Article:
Light and water...tell it to the impressionist painters.
Aug 19, 2011, 6:38 PM - Re: why are movie streets nearly always wet
Or ST6. The close-up of the vibrating glass of water always bugs me.
Movies have strange weather. Dry and dusty in the day, rain at night. Variable brightness at anytime.
I was watching the Road Warrior yesterday. Saw it many times but just noticed, when Max breaks out it's at dawn. He turns on the blower and it's Noon! That thing shot him to the next time zone!
And talking about water. They're after gas, but don't seem worried about a water supply in the middle of the desert.
Aug 19, 2011, 7:06 PM - Re: why are movie streets nearly always wet
Here's a few lines from a unused Indy script. They picked up on your idea.
"against the mechanized Nazi army for the Lost City, which contains the fountain of youth. The Nazis mine the city, and a fight takes place as the fuse is lit, extinguished, and relit. The chief Nazi escapes into the desert with vials from the fountain of youth after Indy has won the battle. But we learn that only the pygmies can drink from the fountain without dyingóin the desert the Nazi eyes the vials with great thirst."
I forgot about that vibrating glass in ST6, add it to the list.
Aug 19, 2011, 8:08 PM - Re: why are movie streets nearly always wet
I thought I replied to this post already.
The reason why the streets are wet is that it adds detail to the shot, especially with lighting. You can have a city street at night without the wet streets, but it wouldn't look as good. Some films don't give an explanation for why the streets are wet. However, in The Warriors, the reason for the streets being wet is actually explained (as it rains just prior to the Warriors getting to the subway stop).
For daytime, the only time I saw it wet down was for the big chase from the remake of Gone in 60 Seconds, which is understandable as they want to make sure cars slide.
Aug 19, 2011, 8:11 PM - Re: why are movie streets nearly always wet
How about those phaser proof mashed potatoes?
And people think Star Trek 5 is bad?!?!?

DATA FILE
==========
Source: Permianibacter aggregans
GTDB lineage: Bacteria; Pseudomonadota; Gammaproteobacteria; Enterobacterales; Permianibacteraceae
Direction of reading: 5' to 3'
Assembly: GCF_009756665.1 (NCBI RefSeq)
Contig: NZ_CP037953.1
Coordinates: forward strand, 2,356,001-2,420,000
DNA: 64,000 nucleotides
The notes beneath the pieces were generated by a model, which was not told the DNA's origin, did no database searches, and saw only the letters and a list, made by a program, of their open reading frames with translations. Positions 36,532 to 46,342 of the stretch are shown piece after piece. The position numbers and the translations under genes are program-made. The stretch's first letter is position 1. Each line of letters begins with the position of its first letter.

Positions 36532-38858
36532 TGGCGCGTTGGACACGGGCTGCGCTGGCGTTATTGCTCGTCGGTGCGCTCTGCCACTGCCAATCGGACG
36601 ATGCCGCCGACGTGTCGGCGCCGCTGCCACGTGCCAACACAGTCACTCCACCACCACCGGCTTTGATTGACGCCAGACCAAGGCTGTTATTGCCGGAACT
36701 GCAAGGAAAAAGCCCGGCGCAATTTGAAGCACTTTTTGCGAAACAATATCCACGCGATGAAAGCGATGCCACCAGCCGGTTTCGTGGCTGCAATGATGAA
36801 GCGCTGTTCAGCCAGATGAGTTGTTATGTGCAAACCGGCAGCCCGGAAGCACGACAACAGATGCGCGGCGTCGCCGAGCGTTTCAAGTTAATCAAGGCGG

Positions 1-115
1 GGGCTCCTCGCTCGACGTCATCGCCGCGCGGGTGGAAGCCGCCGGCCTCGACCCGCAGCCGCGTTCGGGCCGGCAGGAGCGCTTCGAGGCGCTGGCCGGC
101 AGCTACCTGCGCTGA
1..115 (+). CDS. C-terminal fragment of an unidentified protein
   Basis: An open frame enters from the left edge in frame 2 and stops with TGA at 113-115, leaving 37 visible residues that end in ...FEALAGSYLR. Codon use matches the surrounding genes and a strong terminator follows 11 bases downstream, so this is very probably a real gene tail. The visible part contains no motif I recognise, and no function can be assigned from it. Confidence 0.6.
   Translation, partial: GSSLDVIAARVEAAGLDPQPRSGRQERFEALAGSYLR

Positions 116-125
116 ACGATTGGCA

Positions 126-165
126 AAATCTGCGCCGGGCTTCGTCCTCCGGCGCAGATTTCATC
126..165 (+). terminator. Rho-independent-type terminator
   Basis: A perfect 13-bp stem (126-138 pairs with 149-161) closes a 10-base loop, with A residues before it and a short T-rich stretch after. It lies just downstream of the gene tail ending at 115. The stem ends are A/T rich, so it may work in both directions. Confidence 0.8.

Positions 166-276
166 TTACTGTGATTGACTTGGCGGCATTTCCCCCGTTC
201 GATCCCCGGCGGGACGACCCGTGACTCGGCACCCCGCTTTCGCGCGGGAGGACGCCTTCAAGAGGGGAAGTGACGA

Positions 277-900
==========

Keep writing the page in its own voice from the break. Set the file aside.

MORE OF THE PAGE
Aug 19, 2011, 10:48 PM - Re: why are movie streets nearly always wet
Ahhhh yes, that little known sixth element.
Earth,Wind,Fire,Water...and Mashed Potatoes.
Last edited by blip; Aug 19, 2011 at 10:53 PM.
Aug 20, 2011, 10:56 PM - Re: why are movie streets nearly always wet
Ever looked at your reflection in the water? Not like this you havenít.
This still from the ABYSS shows that with the right incentive even water itself can be trained,
Well maybe not, but this early use of computerized animation heralded a new era in the electronic enhancement of film. Computers have really allowed the imagination of the filmmakers to go wild with water. Before that, water just kind of wrecked our cameras. More examples of water on film?... and just how did the cameras survive?
Any observations or unusual examples would be cool.
Last edited by blip; Aug 28, 2011 at 1:24 AM.
Aug 28, 2011, 1:27 AM - Re: why are movie streets nearly always wet
Just trying to get a copy of the film "Singing in the rain" so I can see how they deal with wet streets for another reason. Stay tuned.
Aug 28, 2011, 7:46 AM - Re: why are movie streets nearly always wet
Taking it in a different direction but still satying with the water thing:
Why is it always raining in movies with a lot of special effects?
And it seems like the scenes are always at night.
Does that help with the special effects in some way?
Aug 28, 2011, 8:48 AM - Re: why are movie streets nearly always wet
Night, rain, and smoke or steam hide a multitude of sins.
Aug 28, 2011, 11:29 AM - Re: why are movie streets nearly always wet
There's another reason for wetting down streets that an old time DP told me.
To prevent kicking up excess dust that could get into a camera gate/mag/lens the streets
and sidewalks were wetted down.
So there is a practical side as well.
Aug 16, 2013, 1:56 PM - Re: why are movie streets nearly always wet
I always wanted to know im sitting here watching a movie men at work its not raining in asking wifey why is the streets ......wet why why I've played extras in movies and tv 2003-now i never seen them wet it if so I'll ask its these 90's movie's ....
Aug 16, 2013, 6:24 PM - Re: why are movie streets nearly always wet
Multiple people- "Why is it always raining in Blade Runner?"
Ridley Scott- "Because I GD want it too."
- - - Updated - - -
It looks prettier on screen.
Aug 16, 2013, 10:45 PM - Re: why are movie streets nearly always wet
if any fans of Miami Vice would notice, its always wet looking in Miami at nighttime, but not during the day!
sixsixzero, Replica Costumes